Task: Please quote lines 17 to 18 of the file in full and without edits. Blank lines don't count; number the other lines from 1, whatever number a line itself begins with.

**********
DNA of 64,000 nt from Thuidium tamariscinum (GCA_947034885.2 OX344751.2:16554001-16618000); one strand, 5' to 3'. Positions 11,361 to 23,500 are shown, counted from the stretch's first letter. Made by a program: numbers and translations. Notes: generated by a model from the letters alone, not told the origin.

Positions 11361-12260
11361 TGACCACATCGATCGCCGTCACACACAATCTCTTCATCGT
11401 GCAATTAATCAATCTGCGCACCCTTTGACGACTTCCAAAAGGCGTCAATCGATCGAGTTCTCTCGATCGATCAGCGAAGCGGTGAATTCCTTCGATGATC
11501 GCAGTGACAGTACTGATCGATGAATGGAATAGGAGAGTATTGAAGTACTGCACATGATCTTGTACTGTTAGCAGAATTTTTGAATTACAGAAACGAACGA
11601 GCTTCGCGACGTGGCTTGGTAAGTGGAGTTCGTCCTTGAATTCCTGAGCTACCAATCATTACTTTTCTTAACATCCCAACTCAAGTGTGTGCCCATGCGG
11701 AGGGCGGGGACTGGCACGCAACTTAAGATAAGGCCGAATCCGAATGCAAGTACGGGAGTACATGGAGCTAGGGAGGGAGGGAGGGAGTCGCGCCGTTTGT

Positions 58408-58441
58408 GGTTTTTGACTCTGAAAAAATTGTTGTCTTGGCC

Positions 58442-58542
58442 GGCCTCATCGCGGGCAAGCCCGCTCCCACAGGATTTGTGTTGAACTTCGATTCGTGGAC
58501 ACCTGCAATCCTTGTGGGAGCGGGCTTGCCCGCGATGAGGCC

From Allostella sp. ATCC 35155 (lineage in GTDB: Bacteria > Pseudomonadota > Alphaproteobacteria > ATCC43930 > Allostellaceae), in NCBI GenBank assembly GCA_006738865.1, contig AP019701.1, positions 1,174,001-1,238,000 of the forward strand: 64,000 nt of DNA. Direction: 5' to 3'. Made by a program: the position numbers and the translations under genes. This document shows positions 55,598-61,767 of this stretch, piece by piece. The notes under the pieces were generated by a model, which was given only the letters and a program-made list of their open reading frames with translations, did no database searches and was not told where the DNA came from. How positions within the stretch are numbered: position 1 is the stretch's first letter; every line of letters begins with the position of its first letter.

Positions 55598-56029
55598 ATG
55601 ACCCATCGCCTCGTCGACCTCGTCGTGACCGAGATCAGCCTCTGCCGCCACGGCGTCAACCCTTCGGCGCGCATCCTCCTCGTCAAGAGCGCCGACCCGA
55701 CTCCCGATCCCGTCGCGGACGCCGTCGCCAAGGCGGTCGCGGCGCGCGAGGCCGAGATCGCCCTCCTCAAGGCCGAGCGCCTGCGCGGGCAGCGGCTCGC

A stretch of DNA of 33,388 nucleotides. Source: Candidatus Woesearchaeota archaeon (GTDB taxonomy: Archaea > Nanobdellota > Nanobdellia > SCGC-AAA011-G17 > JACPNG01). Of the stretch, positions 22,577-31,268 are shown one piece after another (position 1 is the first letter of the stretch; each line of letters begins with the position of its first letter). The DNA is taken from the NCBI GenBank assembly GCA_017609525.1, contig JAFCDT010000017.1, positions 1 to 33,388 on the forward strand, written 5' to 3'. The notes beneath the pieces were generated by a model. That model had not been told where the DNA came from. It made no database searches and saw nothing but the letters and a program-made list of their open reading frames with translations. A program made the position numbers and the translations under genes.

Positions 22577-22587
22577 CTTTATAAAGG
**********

55701 CTCCCGATCCCGTCGCGGACGCCGTCGCCAAGGCGGTCGCGGCGCGCGAGGCCGAGATCGCCCTCCTCAAGGCCGAGCGCCTGCGCGGGCAGCGGCTCGC

A stretch of DNA of 33,388 nucleotides. Source: Candidatus Woesearchaeota archaeon (GTDB taxonomy: Archaea > Nanobdellota > Nanobdellia > SCGC-AAA011-G17 > JACPNG01). Of the stretch, positions 22,577-31,268 are shown one piece after another (position 1 is the first letter of the stretch; each line of letters begins with the position of its first letter). The DNA is taken from the NCBI GenBank assembly GCA_017609525.1, contig JAFCDT010000017.1, positions 1 to 33,388 on the forward strand, written 5' to 3'. The notes beneath the pieces were generated by a model. That model had not been told where the DNA came from. It made no database searches and saw nothing but the letters and a program-made list of their open reading frames with translations. A program made the position numbers and the translations under genes.